Health initiative says employers can help solve obesity crisis
Recent reports have suggested that a fifth of the world’s population will be obese by 2025; health initiative BHWA advises employers that they have the power to influence the obesity crisis and it’s in their best interests to act.
Majid Ezzati from Imperial College London, who led the research, highlighted that better food policies and improved healthcare training can help us to avoid an “epidemic of severe obesity.” The potential impact such an epidemic would make to any workforce, Better Health at Work Alliance (BHWA) cautions that employers should use their influence to improve the health of their staff.
Better Health at Work Alliance is an advice body recently launched with the support of industry to make finding health at work guidance straightforward for employers.
BHWA has reccommended organisations should be looking at include access to healthy food options, promote a more active workplace, provide information on leading a healthy life and incentivise staff to follow it. Another key measure would be to make adjustments to the work space that encourage behavioural changes such as standing desks, walking clubs or bike racks.
Charlotte Cross, Director of BHWA, said: “Obesity is relevant to all employers and can impact the bottom line of any organisation through obvious health ramifications and associated productivity and performance issues. As the obesity problem grows, employers will inevitably face more of these challenges.
“While simple measures can and should play an important part in any employers approach, the diversity of our expert membership shows us that employers have access to a significant range of evidence based solutions from workplace health specialists ready and willing to help, and the power to make an impact is in their hands. We urge all organisations to get involved and sway this issue which has huge ramifications for the UK working population”
Raising the link to dementia, one of the lesser known health ramifications of obesity and another serious issue for employers, John Picken, Managing Director of CANTAB Corporate Health, a BHWA founder member said: “Worldwide clinical research has shown that obesity in mid-life plays a considerable role in cognitive impairment including preclinical dementia symptoms and dementia. Giving employees the chance to measure their cognitive health as well as their physical health will help them manage this life-threatening but potentially reversible health risk.”
Mark Braithwaite, Managing Director of Gipping Occupational health, another Founder of the alliance also said: “When dealing with obesity, or any other health taboo, it is key to ensure consistency of response throughout the organisation so that no individual feels inappropriately ‘singled out’.
For more information on the Better Health at Work Alliance please visit: http://bhwa.org.uk
Pandora and IBM digitise jewellery supply chain
Pandora has overhauled its global supply chain in partnership with IBM amid an ecommerce sales boom for its hand-finished jewellery.
The company found international success offering customisable charm bracelets and other personalised jewellery though its chain of bricks and mortar retail destinations. But in 2020, as the COVID-19 outbreak forced physical stores to close, Pandora strengthened its omnichannel operations and doubled online sales.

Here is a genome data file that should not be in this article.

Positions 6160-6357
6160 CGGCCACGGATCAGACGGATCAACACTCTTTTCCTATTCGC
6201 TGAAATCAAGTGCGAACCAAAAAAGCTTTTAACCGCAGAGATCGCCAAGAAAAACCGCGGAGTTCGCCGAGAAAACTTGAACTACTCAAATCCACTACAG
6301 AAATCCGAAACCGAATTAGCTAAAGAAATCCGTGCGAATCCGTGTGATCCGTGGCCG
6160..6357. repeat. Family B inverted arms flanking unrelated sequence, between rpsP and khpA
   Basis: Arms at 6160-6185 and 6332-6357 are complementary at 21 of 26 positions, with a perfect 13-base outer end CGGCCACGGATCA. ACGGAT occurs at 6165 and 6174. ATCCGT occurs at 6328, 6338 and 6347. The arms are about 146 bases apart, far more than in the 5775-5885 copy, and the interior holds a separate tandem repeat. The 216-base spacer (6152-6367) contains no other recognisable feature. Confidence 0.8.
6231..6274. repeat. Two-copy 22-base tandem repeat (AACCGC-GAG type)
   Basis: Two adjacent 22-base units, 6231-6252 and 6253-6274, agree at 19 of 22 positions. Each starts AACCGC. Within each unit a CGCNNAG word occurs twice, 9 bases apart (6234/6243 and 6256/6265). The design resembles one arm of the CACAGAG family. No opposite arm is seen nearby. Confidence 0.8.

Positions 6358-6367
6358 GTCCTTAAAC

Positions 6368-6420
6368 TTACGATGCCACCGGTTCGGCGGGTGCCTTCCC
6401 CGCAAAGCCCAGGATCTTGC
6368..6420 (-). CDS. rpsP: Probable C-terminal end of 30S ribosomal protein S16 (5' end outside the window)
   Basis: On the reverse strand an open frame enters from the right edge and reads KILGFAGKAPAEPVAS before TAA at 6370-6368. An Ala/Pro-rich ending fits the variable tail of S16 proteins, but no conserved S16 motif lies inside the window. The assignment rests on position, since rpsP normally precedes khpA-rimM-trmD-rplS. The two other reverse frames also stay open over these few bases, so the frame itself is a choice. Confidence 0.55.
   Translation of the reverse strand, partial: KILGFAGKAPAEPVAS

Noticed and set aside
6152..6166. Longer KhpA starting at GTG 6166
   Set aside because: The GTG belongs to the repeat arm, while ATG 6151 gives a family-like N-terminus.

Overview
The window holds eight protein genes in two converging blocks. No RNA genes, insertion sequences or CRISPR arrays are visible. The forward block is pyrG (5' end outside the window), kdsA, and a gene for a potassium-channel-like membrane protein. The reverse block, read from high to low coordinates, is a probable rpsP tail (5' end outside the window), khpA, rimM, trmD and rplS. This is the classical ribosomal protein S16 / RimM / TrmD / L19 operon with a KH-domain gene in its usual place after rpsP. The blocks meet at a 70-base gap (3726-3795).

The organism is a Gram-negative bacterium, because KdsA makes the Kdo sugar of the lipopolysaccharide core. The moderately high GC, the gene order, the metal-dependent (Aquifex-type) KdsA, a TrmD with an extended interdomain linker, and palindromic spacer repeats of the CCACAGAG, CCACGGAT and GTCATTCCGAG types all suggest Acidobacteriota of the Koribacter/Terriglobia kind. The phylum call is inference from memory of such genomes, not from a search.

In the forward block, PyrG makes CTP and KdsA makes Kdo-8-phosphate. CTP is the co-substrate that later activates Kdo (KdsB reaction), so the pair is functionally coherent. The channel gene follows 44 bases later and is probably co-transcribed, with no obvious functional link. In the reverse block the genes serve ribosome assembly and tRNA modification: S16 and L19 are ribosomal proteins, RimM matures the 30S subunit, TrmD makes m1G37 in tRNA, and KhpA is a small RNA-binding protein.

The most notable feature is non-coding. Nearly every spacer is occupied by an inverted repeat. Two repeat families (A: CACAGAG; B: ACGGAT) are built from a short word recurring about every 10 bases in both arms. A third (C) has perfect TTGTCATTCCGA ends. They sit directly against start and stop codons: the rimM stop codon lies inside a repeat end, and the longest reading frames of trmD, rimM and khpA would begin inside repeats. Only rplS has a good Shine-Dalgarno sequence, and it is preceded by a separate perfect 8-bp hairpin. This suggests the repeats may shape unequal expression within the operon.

A focus on customer experience included deploying IBM’s Sterling Order Management, increasing supply chain resiliency and safeguarding against disruption across the global value chain.
Pandora leverages IBM Sterling Order Management as the backbone it its omnichannel fulfilment, with Salesforce Commerce Cloud powering its ecommerce. Greater automation across its channels has boosted the jeweller’s sustainability credentials, IBM said, streamlining processes for more efficient delivery. It has also given in-store staff and virtual customer service representatives superior end-to-end visibility to better meet consumer needs.
Jim Cruickshank, VP of Digital Development & Retail Technology, Pandora, said the digital transformation journey has brought “digital and store technology closer together and closer to the customer”, highlighting how important the customer journey remains, even during unprecedented disruption.
"Our mission is about creating a personal experience and we've instituted massive platform changes with IBM Sterling and Salesforce to enable new digital-first capabilities that are much more individualised, localised and connected across channels and markets,” he added.
Pandora’s pivot to digital
The pandemic forced the doors closed at most of Pandora’s 2,700 retail locations. To remain competitive, it pivoted to online retail. Virtual queuing for stores and virtual product trials via augmented reality (AR) technology went someway to emulating the in-store experience and retail theatre that is the brand’s hallmark. Meanwhile digital investments in supply chain efficiency was central to delivering on consumer demand.
“Consumer behaviour has significantly shifted and will continue to evolve with businesses needing to quickly adapt to new preferences and needs,” said Kareem Yusuf, General Manager, AI Applications and Blockchain, IBM. “To address this shift, leading retailers like Pandora rely on innovation to increase their business agility by enabling and scaling sustainable supply chain operations using AI and cloud.”
Yusuf said Pandora’s success was indicative of how to remain competitive by “finding new ways to create differentiated customer experiences that protect their enterprises from disruptions to help mitigate risk and accelerate growth”.